UNLESS the Philippines unmasks the people behind the transfer of dirty money to a local bank, international hackers may make the country their playground and undermine the banking industry, senators warned on Wednesday.
Senate President Pro-Tempore Ralph Recto said the Senate should uncover the connection between a group of hackers and officials of Rizal Commercial Banking Corp. (RCBC) if it were to solve the $81-million money laundering mystery.
What is important, he added, is to bust the syndicate of hackers and bankers involved in the plot and put them behind bars as part of measures to protect the country’s banking system from cyber crimes.
Recto believes that the conspiracy between banks will be fully established if the Senate could follow the paper trail on the entry of money stolen from the Bangladesh central bank.
The Senate blue ribbon committee will resume its investigation of the matter today.
Senator Teofisto Guingona 3rd, chairman of the committee, said the incident is “very concerning” because unless the Philippine government will be able to show that it is serious in its fight against money laundering, the country may be blacklisted by the Financial Action Task Force (FATF) when it reviews the country’s policies.
To avoid getting blacklisted, the government pushed for the amendment the Anti-Money Laundering Act of 2001 and passed several measures to strengthen Republic Act 10365, which expands a list of entities required to report financial transactions to the Anti-Money Laundering Council (AMLC).
The list includes pre-need companies, money changers, real estate agents and dealers in precious stones and metal.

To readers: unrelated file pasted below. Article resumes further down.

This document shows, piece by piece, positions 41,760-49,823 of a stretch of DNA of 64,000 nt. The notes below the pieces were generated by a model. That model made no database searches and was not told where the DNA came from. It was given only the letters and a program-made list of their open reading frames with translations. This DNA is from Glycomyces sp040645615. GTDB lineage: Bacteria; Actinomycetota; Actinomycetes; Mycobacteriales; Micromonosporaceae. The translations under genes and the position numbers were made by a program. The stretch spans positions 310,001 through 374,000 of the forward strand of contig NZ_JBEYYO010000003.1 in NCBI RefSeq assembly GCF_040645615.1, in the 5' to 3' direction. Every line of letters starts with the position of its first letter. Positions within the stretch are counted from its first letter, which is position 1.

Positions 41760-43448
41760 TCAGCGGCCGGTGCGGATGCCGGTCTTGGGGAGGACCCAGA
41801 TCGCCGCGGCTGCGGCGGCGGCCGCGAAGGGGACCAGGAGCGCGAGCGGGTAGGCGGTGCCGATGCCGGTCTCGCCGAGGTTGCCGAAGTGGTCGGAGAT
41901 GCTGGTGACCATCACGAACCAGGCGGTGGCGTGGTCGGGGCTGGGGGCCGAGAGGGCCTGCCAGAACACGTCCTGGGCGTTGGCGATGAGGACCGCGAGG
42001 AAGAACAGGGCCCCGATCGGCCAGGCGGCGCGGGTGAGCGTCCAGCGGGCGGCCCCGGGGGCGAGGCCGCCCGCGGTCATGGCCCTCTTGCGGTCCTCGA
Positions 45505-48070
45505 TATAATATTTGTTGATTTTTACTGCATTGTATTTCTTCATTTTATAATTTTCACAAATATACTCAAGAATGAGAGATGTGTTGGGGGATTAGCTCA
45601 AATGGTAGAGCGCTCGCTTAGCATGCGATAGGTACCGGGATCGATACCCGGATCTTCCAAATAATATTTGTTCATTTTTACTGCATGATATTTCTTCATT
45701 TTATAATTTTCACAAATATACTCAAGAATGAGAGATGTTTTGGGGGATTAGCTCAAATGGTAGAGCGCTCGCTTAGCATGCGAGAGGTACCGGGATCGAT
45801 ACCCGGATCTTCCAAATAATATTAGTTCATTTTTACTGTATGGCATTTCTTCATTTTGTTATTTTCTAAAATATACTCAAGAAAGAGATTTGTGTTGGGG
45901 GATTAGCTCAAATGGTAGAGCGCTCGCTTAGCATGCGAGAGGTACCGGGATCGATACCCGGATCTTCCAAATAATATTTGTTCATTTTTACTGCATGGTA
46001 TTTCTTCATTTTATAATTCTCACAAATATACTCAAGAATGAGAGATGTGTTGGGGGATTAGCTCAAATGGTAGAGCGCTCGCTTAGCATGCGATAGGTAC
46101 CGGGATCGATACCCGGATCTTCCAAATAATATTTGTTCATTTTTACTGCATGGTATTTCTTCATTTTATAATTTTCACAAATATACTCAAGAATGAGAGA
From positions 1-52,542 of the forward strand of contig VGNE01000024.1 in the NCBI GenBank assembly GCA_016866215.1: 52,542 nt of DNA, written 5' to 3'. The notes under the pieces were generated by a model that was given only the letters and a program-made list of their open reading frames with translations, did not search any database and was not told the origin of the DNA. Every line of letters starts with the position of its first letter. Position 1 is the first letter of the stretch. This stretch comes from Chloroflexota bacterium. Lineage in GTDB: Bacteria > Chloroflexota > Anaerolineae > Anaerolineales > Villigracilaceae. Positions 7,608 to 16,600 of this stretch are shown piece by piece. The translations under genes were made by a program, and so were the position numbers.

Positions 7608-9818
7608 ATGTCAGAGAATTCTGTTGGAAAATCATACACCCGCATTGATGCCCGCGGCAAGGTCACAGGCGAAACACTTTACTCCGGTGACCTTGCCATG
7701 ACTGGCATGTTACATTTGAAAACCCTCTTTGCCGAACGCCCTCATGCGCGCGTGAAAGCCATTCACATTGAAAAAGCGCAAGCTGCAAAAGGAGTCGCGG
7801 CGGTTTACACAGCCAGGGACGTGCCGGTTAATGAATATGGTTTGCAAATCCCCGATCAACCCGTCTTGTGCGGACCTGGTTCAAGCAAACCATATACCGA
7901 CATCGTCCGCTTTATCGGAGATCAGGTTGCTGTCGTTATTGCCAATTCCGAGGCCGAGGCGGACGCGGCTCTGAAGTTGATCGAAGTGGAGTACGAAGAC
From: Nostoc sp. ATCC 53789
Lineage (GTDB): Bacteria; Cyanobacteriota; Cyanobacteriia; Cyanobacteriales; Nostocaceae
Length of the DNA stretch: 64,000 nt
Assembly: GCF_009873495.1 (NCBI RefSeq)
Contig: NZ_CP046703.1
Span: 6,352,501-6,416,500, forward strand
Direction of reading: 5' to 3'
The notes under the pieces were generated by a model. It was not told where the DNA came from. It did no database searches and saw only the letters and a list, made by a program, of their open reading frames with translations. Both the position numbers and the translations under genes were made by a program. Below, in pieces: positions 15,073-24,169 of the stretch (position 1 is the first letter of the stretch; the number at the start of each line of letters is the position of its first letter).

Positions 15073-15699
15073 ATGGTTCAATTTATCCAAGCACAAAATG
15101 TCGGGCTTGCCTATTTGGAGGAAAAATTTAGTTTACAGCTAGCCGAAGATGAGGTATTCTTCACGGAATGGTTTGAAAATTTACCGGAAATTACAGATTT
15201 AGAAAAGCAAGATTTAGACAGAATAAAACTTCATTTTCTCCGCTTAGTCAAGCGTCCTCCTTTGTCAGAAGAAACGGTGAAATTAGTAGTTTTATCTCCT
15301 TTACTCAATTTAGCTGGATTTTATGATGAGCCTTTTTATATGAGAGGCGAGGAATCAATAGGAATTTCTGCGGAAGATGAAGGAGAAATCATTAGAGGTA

The amendment did not include casinos, however.
Guingona said the committee found two “inadequacies” in its first hearing — the system being implement by RCBC and the non-inclusion of casinos in the list of covered institutions of AMLA.
“It’s hard to believe that there was no human error in $81-million transaction because it is obvious that it was premeditated. The fact that the accounts did not have any movement for about a year and then suddenly [$20 million, $30M] goes in,that is really a sign that there is a plan and that not one person can do this,” he noted in an interview.
The Bangladesh Bank claimed that hackers stole money from its account at the Federal Reserve Bank of New York.
The money was wired to four RCBC accounts under the names of Enrico Vasquez, Alfred Vergara, Michael Cruz and Jessie Christopher Lagrosas.
The money was withdrawn and deposited in the bank account of businessman William So Go and was later transferred through Philrem, a remittance company, to Solaire, Weikang Xu and Eastern Hawaii Leisure Co.
On Tuesday, bank officials refused to answer questions.
Maia Santos-Deguito, the bank manager of RCBC Jupiter Branch where the four accounts were opened, requested an executive session but it was denied.
Recto said Deguito should be allowed to talk behind closed doors because “her testimony is crucial in identifying all the characters involved in the plot and in connecting the dots to unravel the mystery behind the cyber heist.”
A complaint has been filed against Deguito at the Justice department.
Recto said the blue ribbon panel should find out who are the hackers’ contacts in RCBC and how they were able to transfer such a huge sum of money in such a short time.
“Unless these questions are answered and the loopholes in money laundering are plugged, international hackers may consider the Philippines as a playground for cyber crimes,” Recto warned.